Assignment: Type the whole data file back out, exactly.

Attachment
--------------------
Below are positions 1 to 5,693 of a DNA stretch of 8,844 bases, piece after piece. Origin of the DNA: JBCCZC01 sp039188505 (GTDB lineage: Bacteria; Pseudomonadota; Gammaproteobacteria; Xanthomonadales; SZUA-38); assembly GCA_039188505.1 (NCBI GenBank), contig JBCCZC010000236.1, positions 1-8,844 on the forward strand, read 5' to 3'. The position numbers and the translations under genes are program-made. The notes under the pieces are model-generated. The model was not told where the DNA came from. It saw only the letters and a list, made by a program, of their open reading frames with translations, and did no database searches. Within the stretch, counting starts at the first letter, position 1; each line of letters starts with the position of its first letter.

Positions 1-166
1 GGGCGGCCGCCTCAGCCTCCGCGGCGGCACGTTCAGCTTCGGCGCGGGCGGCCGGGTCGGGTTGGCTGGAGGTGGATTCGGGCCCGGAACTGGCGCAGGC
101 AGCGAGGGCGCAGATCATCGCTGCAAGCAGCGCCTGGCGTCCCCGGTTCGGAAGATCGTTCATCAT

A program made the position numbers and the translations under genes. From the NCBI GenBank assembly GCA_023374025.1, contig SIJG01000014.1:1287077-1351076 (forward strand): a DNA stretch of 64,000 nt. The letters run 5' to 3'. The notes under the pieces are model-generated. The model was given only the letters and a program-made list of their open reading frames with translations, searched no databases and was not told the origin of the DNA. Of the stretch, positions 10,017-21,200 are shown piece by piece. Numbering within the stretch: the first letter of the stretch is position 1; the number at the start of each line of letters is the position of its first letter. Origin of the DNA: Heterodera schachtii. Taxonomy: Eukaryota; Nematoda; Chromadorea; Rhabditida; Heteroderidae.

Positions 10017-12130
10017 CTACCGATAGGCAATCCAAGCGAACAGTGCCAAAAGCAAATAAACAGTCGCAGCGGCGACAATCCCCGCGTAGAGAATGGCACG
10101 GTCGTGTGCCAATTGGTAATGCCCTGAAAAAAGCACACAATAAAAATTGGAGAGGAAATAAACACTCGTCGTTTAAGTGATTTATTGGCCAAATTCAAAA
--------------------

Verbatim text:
Below are positions 1 to 5,693 of a DNA stretch of 8,844 bases, piece after piece. Origin of the DNA: JBCCZC01 sp039188505 (GTDB lineage: Bacteria; Pseudomonadota; Gammaproteobacteria; Xanthomonadales; SZUA-38); assembly GCA_039188505.1 (NCBI GenBank), contig JBCCZC010000236.1, positions 1-8,844 on the forward strand, read 5' to 3'. The position numbers and the translations under genes are program-made. The notes under the pieces are model-generated. The model was not told where the DNA came from. It saw only the letters and a list, made by a program, of their open reading frames with translations, and did no database searches. Within the stretch, counting starts at the first letter, position 1; each line of letters starts with the position of its first letter.

Positions 1-166
1 GGGCGGCCGCCTCAGCCTCCGCGGCGGCACGTTCAGCTTCGGCGCGGGCGGCCGGGTCGGGTTGGCTGGAGGTGGATTCGGGCCCGGAACTGGCGCAGGC
101 AGCGAGGGCGCAGATCATCGCTGCAAGCAGCGCCTGGCGTCCCCGGTTCGGAAGATCGTTCATCAT

A program made the position numbers and the translations under genes. From the NCBI GenBank assembly GCA_023374025.1, contig SIJG01000014.1:1287077-1351076 (forward strand): a DNA stretch of 64,000 nt. The letters run 5' to 3'. The notes under the pieces are model-generated. The model was given only the letters and a program-made list of their open reading frames with translations, searched no databases and was not told the origin of the DNA. Of the stretch, positions 10,017-21,200 are shown piece by piece. Numbering within the stretch: the first letter of the stretch is position 1; the number at the start of each line of letters is the position of its first letter. Origin of the DNA: Heterodera schachtii. Taxonomy: Eukaryota; Nematoda; Chromadorea; Rhabditida; Heteroderidae.

Positions 10017-12130
10017 CTACCGATAGGCAATCCAAGCGAACAGTGCCAAAAGCAAATAAACAGTCGCAGCGGCGACAATCCCCGCGTAGAGAATGGCACG
10101 GTCGTGTGCCAATTGGTAATGCCCTGAAAAAAGCACACAATAAAAATTGGAGAGGAAATAAACACTCGTCGTTTAAGTGATTTATTGGCCAAATTCAAAA